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Dispatch: Curling and skiing in Canmore

February 25, 2008

I came to Canmore in Alberta, Canada, to cross-country ski. So Ladies-league night at the the Canmore Golf & Curling Clubhow did I spend my first evening? Curling! No, not my hair, and, OK, I was only watching it and not doing it, though one new Canmore comrade practically pushed me onto the rink. (Having gotten up at 5 o’clock that morning in North Carolina and with a two-hour time difference, I was too darned tired to even try it out.)

Here’s how it happened. When I got to this charming town, surrounded by the Canadian Rockies, I kept seeing signs leading to “Curling Rink.” I was intrigued. I’d seen a brief demonstration of curling when I was in the Northwest Territories in 2002 [Click on image to read story], but Ladies-league night at the the Canmore Golf & Curling Clubhadn’t recalled much about it. I stopped at the rink, combined with a golf course (!) and learned that local leagues would be playing that evening. I returned to the Canmore Golf & Curling Club later that evening and had a fascinating time. Not only was it ladies-league night, but the viewing area is behind glass in a room where you can have a great dinner and sip a brew. I got a great rundown on the sport from some friendly curling women, and we all went outside to watch the lunar eclipse.

The next day (last Thursday) I hit the slopes at Canmore Nordic Centre and Provincial Park. A friend had told me about it a few years ago, saying it was an amazing place to cross-country ski for people of all skill levels. Being a weenie skier, I’m always on the lookout for places that have more than a windswept golf course for novices.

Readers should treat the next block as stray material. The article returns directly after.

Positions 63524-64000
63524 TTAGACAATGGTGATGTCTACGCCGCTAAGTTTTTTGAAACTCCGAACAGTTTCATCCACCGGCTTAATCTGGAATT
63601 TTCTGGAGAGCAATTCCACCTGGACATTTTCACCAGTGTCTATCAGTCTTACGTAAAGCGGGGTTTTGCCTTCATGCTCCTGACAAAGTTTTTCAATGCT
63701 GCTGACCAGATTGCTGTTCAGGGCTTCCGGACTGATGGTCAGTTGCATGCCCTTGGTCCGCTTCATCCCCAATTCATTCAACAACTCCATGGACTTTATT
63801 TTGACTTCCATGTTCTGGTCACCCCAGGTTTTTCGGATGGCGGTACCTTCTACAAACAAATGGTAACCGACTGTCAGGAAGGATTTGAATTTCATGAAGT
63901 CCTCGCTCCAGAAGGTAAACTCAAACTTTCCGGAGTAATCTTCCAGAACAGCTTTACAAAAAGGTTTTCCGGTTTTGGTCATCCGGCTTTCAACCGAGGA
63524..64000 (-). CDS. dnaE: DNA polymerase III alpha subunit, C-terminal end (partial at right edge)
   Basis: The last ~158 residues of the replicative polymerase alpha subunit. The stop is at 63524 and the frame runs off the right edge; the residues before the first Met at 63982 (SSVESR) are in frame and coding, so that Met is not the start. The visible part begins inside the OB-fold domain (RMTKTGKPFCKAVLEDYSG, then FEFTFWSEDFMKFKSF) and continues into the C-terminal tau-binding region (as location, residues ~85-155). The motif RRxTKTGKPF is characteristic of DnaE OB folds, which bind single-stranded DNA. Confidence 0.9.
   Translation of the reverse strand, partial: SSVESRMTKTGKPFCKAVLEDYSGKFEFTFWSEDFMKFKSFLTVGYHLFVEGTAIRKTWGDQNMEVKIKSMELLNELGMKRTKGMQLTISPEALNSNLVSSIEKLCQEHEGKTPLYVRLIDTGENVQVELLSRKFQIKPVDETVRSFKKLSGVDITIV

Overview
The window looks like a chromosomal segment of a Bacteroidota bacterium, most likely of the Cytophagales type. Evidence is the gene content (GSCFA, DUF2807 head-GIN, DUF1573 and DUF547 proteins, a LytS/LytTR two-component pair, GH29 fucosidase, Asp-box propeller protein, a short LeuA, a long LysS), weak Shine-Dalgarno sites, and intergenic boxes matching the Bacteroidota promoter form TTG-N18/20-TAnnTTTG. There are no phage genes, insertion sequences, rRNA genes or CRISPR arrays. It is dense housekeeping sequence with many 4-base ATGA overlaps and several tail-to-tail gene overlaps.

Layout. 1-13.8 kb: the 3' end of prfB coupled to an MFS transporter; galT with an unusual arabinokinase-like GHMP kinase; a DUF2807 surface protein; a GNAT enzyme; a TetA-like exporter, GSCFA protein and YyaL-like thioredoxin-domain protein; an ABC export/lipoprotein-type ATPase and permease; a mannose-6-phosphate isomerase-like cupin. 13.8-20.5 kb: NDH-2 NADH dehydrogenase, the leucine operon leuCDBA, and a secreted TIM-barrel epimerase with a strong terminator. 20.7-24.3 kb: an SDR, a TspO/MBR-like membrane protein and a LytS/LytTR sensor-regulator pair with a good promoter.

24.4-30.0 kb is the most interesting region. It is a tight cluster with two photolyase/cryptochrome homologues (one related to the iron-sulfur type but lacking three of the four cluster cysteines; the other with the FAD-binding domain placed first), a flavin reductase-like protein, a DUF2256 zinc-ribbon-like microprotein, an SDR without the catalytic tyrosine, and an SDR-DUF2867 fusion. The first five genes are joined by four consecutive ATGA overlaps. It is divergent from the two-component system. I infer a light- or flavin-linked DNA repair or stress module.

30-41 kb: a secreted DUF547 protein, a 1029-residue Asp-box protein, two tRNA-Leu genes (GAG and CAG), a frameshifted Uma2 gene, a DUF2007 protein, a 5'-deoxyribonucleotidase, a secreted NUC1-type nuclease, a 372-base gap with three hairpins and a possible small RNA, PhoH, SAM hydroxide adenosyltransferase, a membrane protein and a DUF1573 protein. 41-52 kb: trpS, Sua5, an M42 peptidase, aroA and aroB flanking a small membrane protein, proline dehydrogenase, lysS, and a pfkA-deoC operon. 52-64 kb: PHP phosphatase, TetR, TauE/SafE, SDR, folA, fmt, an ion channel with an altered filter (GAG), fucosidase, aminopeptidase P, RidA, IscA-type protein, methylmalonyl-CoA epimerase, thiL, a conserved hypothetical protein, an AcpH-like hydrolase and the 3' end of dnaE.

Diane skiing the slopes at Canmore Nordic Centre and Provincial Park; CLICK TO ENLARGEAnd what a day it was!! The sky was bright blue and it warmed up to about 45 degrees, balmy for these parts.  The easiest trails still had some ups and downs, but for the most part I was fine. I did have to fall at one point to avoid careening over a hill when I couldn’t make a turn. This is a typical Diane ski move, witnessed by many friends. Sigh…. The scenery was freakin’ amazing, especially when the trail came to a meadow surrounded by snow-capped mountains. And speaking of snow, it was perfect. Wow, I wish I could visit there every week.

Of course my time there wasn’t all fun and games. I stopped to interview several people, Couple from Washington state skiing; CLICK TO ENLARGEincluding a couple from Washington state; local realtor Laurel Dupuis, who was kind enough to take my photo; and a woman from New Jersey who was overcome by the beauty of the place. In the late afternoon I popped into stores along Main Street, taking notes for my story. I really like this town!